How to Create a Striped-Wall Paint Design that Looks Classic and Crisp

Update boring walls to a classic horizontal or vertical stripe design with our step-by-step guide and expert tips on how to achieve perfectly crisp lines.

Project Overview
  • Working Time: 6 hours
  • Total Time: 2 days
  • Skill Level: Beginner

A striped wall paint design adds bold interest to plain spaces, whether a sophisticated tone-on-tone color scheme or a delightful blend of bright hues. A striped wall pattern is easy to create with just a few inexpensive materials and your favorite paint colors.

While a steady hand and the proper brush can yield a charming hand-painted look, we recommend using painters tape to create crisp lines. Before you begin, grab some of your favorite paint samples, and test them out before painting stripes.

Plan to keep stripe colors similar in value. For a high-end look, use closely related hues of the same color—two shades of tan or three shades of blue, for example. You can use a high-contrast striped wall in small areas, such as below a chair rail or on an accent wall.

In addition to color, consider the design of your stripes. Vertical stripes can make a wall look taller, a desirable effect for most rooms. Similarly, horizontal stripes can make a short wall appear wider, causing the entire room to seem larger. The width of the stripe is key, too. Broad stripes in a small space might be overpowering but stylishly suit larger settings.

Once you've chosen your paint colors and pattern, follow our simple steps to learn how to paint stripes. Coupled with expert advice, you'll have crisp, clean wall stripes in no time.

What You'll Need

Equipment / Tools

  • Paint roller
  • Paint tray
  • Yardstick
  • Colored pencil to match the stripe color
  • Carpenter's level
  • Trim brush


  • Paint, in desired colors
  • Low-tack painters tape


  1. Paint Base Coat

    Using a paint roller, apply a base coat of paint on a clean, dry wall; let dry. Apply a second coat if needed and allow it to dry. Use painters tape to mask around doors, windows, the ceiling, and the floor or baseboards, as needed.

  2. How To Paint Stripes horizontal
    Jay Wilde

    Measure and Divide Wall

    Measure the desired width of the stripes. Divide the wall into even increments. Adjust the width to fit your wall, or for the look you want. Using a colored pencil that matches the stripe color, make a light hash mark at each increment—regular graphite pencil lines are harder to cover and could smudge.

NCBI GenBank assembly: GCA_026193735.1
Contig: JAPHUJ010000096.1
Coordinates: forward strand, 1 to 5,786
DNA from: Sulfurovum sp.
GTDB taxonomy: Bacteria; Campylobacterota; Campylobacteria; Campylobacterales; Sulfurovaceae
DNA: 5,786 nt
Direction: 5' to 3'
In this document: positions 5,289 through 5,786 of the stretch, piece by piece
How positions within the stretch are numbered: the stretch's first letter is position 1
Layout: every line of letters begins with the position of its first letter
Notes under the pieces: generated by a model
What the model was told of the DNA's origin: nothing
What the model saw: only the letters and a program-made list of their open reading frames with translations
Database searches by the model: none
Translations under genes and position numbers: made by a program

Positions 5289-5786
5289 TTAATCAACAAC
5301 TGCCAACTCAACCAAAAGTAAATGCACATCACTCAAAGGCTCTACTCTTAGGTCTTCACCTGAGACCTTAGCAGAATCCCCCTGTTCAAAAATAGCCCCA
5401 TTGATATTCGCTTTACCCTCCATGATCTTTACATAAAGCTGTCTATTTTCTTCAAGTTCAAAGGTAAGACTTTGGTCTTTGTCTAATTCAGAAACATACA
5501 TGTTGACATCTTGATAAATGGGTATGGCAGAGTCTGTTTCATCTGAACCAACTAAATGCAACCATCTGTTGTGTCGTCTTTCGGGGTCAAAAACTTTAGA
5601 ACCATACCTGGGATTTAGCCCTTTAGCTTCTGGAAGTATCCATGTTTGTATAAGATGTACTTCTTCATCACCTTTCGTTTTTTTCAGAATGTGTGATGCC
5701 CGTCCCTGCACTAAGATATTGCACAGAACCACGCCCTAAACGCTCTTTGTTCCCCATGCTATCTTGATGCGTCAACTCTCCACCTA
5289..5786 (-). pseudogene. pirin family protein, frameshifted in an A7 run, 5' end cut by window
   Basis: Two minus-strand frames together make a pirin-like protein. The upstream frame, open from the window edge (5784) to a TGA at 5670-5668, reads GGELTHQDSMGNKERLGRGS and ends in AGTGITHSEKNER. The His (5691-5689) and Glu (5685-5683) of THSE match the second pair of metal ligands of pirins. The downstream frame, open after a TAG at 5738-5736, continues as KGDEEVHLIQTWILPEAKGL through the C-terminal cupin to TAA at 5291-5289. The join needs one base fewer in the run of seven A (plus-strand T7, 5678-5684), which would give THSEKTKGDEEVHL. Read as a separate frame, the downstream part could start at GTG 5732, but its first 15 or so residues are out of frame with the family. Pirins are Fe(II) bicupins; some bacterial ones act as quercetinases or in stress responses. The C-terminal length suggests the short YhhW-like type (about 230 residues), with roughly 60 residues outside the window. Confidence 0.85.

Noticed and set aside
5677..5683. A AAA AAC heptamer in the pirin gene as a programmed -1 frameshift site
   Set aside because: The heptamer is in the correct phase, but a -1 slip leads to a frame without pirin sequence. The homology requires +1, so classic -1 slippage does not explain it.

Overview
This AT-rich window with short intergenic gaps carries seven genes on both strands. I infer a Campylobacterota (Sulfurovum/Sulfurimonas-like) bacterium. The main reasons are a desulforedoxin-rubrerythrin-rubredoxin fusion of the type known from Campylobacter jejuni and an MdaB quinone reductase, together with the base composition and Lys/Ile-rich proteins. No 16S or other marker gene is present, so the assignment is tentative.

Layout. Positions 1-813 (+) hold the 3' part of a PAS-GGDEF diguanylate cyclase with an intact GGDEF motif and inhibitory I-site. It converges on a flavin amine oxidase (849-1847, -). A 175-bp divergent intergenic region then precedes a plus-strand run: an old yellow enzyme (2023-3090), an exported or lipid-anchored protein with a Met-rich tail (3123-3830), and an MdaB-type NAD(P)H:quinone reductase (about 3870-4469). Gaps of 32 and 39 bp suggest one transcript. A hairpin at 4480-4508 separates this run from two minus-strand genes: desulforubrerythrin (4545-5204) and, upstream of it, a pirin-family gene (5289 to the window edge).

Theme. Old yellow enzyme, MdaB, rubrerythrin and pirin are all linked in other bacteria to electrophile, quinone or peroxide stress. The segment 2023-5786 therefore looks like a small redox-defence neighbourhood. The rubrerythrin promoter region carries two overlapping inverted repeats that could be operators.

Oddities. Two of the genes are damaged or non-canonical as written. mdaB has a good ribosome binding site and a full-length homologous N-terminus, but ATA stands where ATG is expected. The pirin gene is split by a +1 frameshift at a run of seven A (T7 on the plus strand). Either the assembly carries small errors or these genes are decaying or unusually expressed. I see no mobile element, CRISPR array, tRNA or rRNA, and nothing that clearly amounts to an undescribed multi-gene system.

Editor's Tip: Start in the least noticeable corner of the room so uneven stripes will be less noticeable. You might need to adjust the last few stripes, so you don't end up with a narrow stripe at the end. When you reach a corner, you can adjust the stripe width or wrap the color around the corner.

  3. How To Paint Stripes vertical
    Jay Wilde

    Trace Lines and Apply Painters Tape

    Draw vertical or horizontal lines at each of your marks. For this tutorial, we created vertical stripes. Use a carpenter's level to extend the hash marks vertically from ceiling to baseboard lightly. Periodically measure the stripes to make sure they remain parallel and even.

    For a crisp line, tape before painting. Place a line of painters tape just outside each pencil line so the stripe will cover the pencil line. Using the back of a plastic tool handle or an old credit card, press the edge of the tape down to seal it to the wall. First, paint over the tape edge with the base coat and let dry to prevent the stripe color from bleeding underneath the tape. If any paint bleeds under the tape, it will be the base color and not noticeable.

  4. painting vertical stripe
    Jay Wilde

    Cut-In Left Side of Stripe

    Cut in the left edge of each stripe. Cut in along the ceiling with a trim brush. Paint the left edge of the stripe design, covering the pencil line. Reload the paintbrush as needed so the color is opaque and even.

  5. filling in vertical stripe
    Jay Wilde

    Fill-In Stripe Center

    Fill in the center of each stripe. Paint the center of the stripe using long, vertical strokes. If your stripe pattern is wide enough, you can use a roller brush for this step.

  6. vertical stripes painting
    Jay Wilde

    Cut-In Right Side of Stripe

    Cut in the right edge of each stripe. Edge the right side of the stripe, covering the pencil line. Cut in along the baseboard. Repeat for each remaining stripe. Touch up any uneven spots with a small artist's brush. Remove the tape as soon as possible, and always within 60 minutes.

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